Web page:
Indiana School Should Reinstate Professor Dismissed Over “Little Hitler” Video
PEN America says his dismissal is an affront to free speech, violates Taylor University's own policies
FOR IMMEDIATE RELEASE
(New York, NY) — Taylor University, an evangelical school in Indiana, dismissed tenured philosophy professor James S. Spiegel on August 24 after Spiegel posted and then refused to take down a video on his private YouTube page of him singing an original song entitled “Little Hitler.”
“This dismissal is an alarming affront to free speech and the creative and artistic licenses that professors should enjoy as private citizens,” said Jonathan Friedman, director of PEN America’s Campus Free Speech Program. Even if some find Spiegel’s provocative lyrics offensive, he should be free to communicate this message in his private life, and Taylor administrators should support that. They should reverse course and reinstate him immediately.”
The video shows Spiegel seated with his guitar and singing, among other lyrics, “there’s a little Hitler inside you, there’s a little Hitler inside of me.” In the YouTube video’s description, Spiegel wrote that his intention was to provide “a theological corrective” to the lack of recognition of innate moral complications within each human being. Despite Spiegel’s explanation of the lyrics and the video being posted on his private account, a university committee investigated him after a complaint was filed over the song. The university dismissed Spiegel when he refused to take down the video, saying that he had damaged relationships at the university permanently. That’s despite the fact that Taylor’s faculty handbook states that when tenured professors “speak or write as citizens, they should be free from institutional censorship or discipline.”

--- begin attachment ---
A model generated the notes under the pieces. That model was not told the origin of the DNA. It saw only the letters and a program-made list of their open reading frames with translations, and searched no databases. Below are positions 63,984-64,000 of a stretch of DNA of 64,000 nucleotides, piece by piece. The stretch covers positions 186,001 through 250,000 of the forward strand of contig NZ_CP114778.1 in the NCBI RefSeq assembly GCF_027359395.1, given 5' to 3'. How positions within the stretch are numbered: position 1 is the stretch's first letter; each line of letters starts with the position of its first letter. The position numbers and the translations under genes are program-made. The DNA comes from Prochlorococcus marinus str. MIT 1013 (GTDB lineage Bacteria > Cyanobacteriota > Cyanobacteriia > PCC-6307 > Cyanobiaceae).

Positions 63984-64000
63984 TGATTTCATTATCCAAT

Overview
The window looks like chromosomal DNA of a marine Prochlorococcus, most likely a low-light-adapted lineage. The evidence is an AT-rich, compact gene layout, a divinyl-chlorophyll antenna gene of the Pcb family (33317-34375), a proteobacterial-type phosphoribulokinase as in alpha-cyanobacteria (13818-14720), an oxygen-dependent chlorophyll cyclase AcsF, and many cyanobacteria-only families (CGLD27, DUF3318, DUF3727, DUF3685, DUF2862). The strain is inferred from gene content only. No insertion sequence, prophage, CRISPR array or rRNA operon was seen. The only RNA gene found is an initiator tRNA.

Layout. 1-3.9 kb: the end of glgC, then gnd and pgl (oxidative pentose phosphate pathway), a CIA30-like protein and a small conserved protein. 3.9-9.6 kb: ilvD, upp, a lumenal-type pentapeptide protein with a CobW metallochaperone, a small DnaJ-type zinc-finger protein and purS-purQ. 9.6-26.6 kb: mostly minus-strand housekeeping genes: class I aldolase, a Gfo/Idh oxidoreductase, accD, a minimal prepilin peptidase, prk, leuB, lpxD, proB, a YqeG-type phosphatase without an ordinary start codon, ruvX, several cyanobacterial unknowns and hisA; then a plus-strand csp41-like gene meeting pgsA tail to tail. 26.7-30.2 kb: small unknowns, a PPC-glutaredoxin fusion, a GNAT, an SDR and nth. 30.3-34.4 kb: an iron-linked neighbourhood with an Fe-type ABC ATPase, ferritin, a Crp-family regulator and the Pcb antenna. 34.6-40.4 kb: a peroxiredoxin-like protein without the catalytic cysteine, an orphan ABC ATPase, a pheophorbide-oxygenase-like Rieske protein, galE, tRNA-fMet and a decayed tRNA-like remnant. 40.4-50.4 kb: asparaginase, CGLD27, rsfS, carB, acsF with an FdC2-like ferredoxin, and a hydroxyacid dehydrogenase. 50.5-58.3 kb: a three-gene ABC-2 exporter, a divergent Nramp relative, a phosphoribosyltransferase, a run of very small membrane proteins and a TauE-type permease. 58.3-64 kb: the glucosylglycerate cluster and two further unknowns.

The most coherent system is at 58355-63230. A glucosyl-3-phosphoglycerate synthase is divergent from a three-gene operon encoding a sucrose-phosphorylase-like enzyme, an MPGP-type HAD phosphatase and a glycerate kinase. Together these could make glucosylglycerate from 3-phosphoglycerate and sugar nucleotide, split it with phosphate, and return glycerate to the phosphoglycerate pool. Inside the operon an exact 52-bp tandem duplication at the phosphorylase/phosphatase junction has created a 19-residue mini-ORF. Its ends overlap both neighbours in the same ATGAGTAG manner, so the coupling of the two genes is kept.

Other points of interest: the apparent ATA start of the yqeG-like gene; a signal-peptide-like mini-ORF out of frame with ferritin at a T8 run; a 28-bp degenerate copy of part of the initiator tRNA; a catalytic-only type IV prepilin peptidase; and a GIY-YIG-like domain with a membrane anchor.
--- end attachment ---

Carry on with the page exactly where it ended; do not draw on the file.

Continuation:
“This decision was extreme, overly punitive, and completely inconsistent with the university’s own stated commitments to free speech,” PEN America’s Friedman said. “Taylor administrators could have proceeded differently. Instead of presenting Spiegel with an ultimatum to take down the video, they could have engaged him and the campus community in a conversation about the song, fostering dialogue about its meaning and impact. As is, this episode risks teaching students the wrong lesson that artistic expression, and even pedagogical messages, should refrain from being provocative for fear of possible offense. That’s no lesson an institution of higher learning should be promoting.”
PEN America has previously discussed the importance of free expression, academic freedom and open inquiry on college campuses and has identified key principles in its Campus Free Speech Guide.